Patients with serious thermal burn injuries require immediate and specialized care in order to minimize morbidity and mortality. Optimal fluid resuscitation, nutritional support, pulmonary care, burn wound care, and infection control practices represent key aspects of patient care in burn centers. When severely burned, the patient usually presents a systemic inflammatory response syndrome, soon balanced by a counter anti-inflammatory response syndrome. These may lead to immune dysregulation/exhaustion favoring infectious complications that dramatically impair the prognosis of burn patients. This narrative review provides an overview of the main concepts, current understanding, and potential applications of extracorporeal blood purification techniques for burn patient management. Current understanding of burn patients’ immune responses is reported. Hypotheses and data on the potential value of immunoregulation are reviewed. Finally, how extracorporeal blood purification may be of interest in this specific population is discussed.

Key Messages

  • Patients with serious burn injuries, >30% of the total body surface, require immediate specialized care in order to minimize morbidity and mortality.

  • Burn injury induces overall activation of the immuno-inflammatory system, resulting in suppressed immune function and increased susceptibility to infection.

  • Extracorporeal blood purification (BP) could be of interest in this population to mitigate immune dysregulation, prevent secondary complications, and potentially reduce morbidity and mortality.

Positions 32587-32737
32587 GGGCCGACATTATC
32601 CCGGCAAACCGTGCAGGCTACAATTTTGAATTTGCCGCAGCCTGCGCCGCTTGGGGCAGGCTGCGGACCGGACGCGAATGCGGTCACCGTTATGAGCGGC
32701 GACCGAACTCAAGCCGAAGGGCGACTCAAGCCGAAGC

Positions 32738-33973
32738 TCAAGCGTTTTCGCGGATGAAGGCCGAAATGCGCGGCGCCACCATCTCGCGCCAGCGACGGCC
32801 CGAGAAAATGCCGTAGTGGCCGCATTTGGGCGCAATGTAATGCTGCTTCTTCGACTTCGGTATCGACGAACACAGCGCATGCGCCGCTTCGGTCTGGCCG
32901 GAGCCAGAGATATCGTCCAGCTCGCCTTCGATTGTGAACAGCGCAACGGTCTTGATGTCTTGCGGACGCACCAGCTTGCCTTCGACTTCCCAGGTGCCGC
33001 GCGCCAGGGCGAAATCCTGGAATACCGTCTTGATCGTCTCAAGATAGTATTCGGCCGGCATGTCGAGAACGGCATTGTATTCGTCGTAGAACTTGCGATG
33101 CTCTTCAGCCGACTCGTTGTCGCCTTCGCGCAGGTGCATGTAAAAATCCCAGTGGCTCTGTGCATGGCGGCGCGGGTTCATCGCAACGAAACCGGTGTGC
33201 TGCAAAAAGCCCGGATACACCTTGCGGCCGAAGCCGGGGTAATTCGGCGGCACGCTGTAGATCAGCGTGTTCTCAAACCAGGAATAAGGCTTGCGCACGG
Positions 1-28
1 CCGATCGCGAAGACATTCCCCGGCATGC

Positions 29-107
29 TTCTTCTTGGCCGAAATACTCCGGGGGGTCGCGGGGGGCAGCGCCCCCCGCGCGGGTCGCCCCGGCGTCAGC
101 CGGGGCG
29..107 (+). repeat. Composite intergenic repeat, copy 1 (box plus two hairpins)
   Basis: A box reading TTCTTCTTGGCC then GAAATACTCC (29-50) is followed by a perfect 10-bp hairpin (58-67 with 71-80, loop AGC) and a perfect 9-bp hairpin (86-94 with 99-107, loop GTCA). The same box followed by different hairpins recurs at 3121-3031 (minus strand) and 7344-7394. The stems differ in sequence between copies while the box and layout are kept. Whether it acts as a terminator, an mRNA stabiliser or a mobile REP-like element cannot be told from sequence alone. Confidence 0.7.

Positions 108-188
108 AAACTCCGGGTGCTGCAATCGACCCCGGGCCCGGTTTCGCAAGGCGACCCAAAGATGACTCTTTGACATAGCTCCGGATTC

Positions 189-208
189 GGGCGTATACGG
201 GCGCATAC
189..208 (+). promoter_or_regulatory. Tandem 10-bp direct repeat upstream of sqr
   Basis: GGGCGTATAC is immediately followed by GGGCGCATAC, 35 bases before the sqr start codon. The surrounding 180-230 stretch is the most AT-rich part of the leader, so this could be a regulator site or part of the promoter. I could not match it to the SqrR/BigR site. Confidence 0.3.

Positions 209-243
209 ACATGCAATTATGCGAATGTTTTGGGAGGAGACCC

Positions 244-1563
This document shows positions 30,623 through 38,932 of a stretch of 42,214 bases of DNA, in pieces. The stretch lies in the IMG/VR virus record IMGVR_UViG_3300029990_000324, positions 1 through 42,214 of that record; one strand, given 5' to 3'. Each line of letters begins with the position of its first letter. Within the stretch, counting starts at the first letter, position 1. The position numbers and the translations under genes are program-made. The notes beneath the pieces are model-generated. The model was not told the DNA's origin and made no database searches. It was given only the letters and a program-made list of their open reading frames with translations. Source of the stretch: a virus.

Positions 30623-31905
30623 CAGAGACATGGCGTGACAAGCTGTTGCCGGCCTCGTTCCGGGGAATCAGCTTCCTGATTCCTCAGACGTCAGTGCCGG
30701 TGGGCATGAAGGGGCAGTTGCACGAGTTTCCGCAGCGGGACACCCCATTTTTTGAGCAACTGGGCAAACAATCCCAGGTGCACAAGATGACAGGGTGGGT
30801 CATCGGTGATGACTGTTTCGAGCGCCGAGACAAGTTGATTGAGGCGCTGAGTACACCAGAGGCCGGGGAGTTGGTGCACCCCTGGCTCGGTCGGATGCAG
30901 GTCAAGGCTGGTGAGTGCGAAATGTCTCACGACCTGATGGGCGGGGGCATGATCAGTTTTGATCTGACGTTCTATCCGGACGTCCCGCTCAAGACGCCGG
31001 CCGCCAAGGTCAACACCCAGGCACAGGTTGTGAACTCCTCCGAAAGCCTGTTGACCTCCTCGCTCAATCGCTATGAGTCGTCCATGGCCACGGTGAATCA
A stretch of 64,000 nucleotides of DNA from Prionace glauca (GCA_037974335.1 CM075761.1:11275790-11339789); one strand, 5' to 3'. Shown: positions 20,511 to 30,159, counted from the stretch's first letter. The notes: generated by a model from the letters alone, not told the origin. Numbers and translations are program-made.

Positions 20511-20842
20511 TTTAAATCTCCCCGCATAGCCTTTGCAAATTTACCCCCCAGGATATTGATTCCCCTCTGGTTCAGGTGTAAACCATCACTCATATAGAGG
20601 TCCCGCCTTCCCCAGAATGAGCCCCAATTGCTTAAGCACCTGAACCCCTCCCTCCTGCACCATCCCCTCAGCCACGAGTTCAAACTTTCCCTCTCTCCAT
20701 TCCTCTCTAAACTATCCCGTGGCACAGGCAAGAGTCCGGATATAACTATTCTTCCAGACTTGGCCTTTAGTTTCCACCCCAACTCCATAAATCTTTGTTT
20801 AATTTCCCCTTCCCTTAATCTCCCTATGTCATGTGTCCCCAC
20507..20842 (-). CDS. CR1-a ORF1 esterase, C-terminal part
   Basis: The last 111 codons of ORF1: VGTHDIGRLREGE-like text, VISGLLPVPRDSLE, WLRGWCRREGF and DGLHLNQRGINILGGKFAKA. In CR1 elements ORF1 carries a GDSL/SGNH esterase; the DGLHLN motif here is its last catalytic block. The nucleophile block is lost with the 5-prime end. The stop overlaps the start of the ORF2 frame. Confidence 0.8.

• Current understanding of sepsis pathophysiology, acute pancreatitis, and ischemia/reperfusion lesions following cardiac arrest should provide insights into the processes related to the inflammatory state seen in burn patients. All these clinical settings may share similar potential new therapeutic pathways.

  • Lack of morbidity/mortality improvement with extracorporeal BP in randomized controlled trials in sepsis may possibly be explained by significant heterogeneity in terms of indications, timing of initiation, and patient populations.

  • Limited data is available although there is a strong rationale to assess extracorporeal BP techniques in burn patients.

  • Further research is needed in order to make recommendations regarding BP in burn patients.

Burns are among the most common and devastating forms of trauma. Patients with serious burn injuries require immediate and specialized care in order to minimize morbidity and mortality [1]. The survival rate for burn patients has improved substantially in the past few decades due to advances in medical care provided in specialized burn centers. Optimal fluid resuscitation, nutritional support, respiratory care, burn wound care, and infection control practices represent key aspects of patient care in burn centers.

There is always a local inflammatory response to trauma. In severe cases, including burns, the patient also pre­sents a systemic inflammatory response syndrome (SIRS) that is caused by hormonal, metabolic, and immunological mediators and is associated with a hemodynamic response [2]. Significant burn injuries also induce a state of immunosuppression favoring infectious complications that dramatically impair the prognosis of burn patients. Together, SIRS, sepsis, and multiple-organ dysfunction syndrome remain major determinants of morbidity and mortality [3, 4]. As a result, further efforts in the pathophysiology understanding, treatment, and regulation of immune response may hold some promise for the future of burn treatment. The aim of this narrative review was to provide an overview of the main concepts, current understanding, and potential applications of extracorporeal blood purification (BP) techniques for burn patient management.